Pope Francis on Tuesday responded to complaints that he has largely ignored the clerical sex-abuse scandal, agreeing to assemble a panel of experts to advise the Holy See on protecting children from pedophiles and helping abuse victims heal.
It remains to be seen if the experts will take up one of the core issues behind the problem — making bishops who shelter abusive priests accountable — and victims groups immediately questioned whether another church study group would really make progress on an issue that has vexed the Vatican for decades.
Cardinal Sean O’Malley, the archbishop of Boston, announced the creation of the commission Thursday at the conclusion of a meeting between Francis and his eight cardinal advisers who are helping him govern the church and reform the Vatican bureaucracy.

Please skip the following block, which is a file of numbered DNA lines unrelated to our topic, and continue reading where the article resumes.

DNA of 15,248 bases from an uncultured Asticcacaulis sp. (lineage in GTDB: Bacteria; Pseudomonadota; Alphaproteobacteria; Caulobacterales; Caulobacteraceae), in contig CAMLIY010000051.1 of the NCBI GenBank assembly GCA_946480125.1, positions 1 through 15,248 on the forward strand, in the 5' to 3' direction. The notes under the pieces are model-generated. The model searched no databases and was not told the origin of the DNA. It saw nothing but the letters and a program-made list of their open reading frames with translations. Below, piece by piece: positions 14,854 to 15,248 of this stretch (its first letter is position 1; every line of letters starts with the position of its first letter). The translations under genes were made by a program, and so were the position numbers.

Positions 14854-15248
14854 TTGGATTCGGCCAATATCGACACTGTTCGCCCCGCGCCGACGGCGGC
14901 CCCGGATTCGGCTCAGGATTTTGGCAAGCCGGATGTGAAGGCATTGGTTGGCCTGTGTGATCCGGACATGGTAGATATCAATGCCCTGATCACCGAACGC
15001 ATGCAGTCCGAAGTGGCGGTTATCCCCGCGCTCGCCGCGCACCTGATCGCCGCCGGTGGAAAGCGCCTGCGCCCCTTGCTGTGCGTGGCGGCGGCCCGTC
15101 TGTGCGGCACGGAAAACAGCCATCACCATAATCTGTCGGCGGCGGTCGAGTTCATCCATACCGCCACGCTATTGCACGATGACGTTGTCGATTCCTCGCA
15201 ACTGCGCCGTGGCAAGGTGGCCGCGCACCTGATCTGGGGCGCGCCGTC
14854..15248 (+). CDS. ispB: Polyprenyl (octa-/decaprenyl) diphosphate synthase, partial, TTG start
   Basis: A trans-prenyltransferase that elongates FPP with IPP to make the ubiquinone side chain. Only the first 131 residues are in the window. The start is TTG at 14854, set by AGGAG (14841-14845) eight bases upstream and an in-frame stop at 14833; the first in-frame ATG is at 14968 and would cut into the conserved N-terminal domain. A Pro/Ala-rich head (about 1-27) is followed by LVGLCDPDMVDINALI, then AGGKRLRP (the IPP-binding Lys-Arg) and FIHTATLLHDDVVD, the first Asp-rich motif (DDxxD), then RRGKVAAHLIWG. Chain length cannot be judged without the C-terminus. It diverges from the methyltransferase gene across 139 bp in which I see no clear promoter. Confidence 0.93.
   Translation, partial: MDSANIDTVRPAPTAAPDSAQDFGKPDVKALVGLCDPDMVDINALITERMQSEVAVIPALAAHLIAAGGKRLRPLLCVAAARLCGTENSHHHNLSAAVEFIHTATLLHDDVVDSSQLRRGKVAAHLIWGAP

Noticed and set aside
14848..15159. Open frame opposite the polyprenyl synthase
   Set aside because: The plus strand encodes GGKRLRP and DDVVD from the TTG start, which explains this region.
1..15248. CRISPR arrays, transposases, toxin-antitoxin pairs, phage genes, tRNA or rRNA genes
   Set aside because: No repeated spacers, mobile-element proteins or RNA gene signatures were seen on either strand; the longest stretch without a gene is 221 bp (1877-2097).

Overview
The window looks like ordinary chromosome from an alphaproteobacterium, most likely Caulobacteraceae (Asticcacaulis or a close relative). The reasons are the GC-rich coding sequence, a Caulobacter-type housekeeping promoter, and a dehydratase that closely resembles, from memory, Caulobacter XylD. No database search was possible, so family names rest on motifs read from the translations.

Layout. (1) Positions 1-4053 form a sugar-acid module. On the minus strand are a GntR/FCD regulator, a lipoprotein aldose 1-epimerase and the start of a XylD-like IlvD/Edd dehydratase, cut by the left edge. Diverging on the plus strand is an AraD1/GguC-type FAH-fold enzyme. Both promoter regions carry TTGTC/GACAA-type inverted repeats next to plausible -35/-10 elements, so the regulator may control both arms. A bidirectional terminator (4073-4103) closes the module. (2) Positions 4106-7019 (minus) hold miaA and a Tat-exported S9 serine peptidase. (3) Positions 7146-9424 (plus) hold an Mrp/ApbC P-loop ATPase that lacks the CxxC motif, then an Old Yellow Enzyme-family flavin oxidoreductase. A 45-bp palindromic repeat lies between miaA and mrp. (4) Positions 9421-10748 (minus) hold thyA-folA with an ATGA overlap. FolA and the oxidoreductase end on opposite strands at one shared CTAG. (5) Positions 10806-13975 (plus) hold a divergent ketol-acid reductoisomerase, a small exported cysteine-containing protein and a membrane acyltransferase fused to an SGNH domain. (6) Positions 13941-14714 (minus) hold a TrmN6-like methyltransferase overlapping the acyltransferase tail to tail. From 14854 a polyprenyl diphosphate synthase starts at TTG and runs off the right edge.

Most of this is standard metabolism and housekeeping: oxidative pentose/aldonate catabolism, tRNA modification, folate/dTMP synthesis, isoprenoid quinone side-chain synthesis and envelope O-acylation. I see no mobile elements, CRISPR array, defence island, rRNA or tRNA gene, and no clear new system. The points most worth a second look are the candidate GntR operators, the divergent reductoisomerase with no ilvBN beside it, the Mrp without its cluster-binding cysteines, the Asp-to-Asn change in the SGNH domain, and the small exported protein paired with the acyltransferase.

Boston was the epicenter of the 2002 clerical sexual- abuse scandal in the U.S.
O’Malley told reporters that the commission, made up of international lay and religious experts on sex abuse, would study current programs to protect children, better screen priests, train church personnel and suggest new initiatives for both the Holy See to implement inside the Vatican City State and for bishops to implement around the world.
The initiative came as a surprise and seemed hastily put together as if Francis wanted to signal a get-tough approach amid recent questions about his commitment to fighting abuse.
Francis’ rather tepid comments to Dutch bishops last week about the need to help victims heal, plus his failure to meet with sex-abuse victims while showing tremendous compassion to the sick and disabled every week, had fueled criticism from victims’ groups and advocates.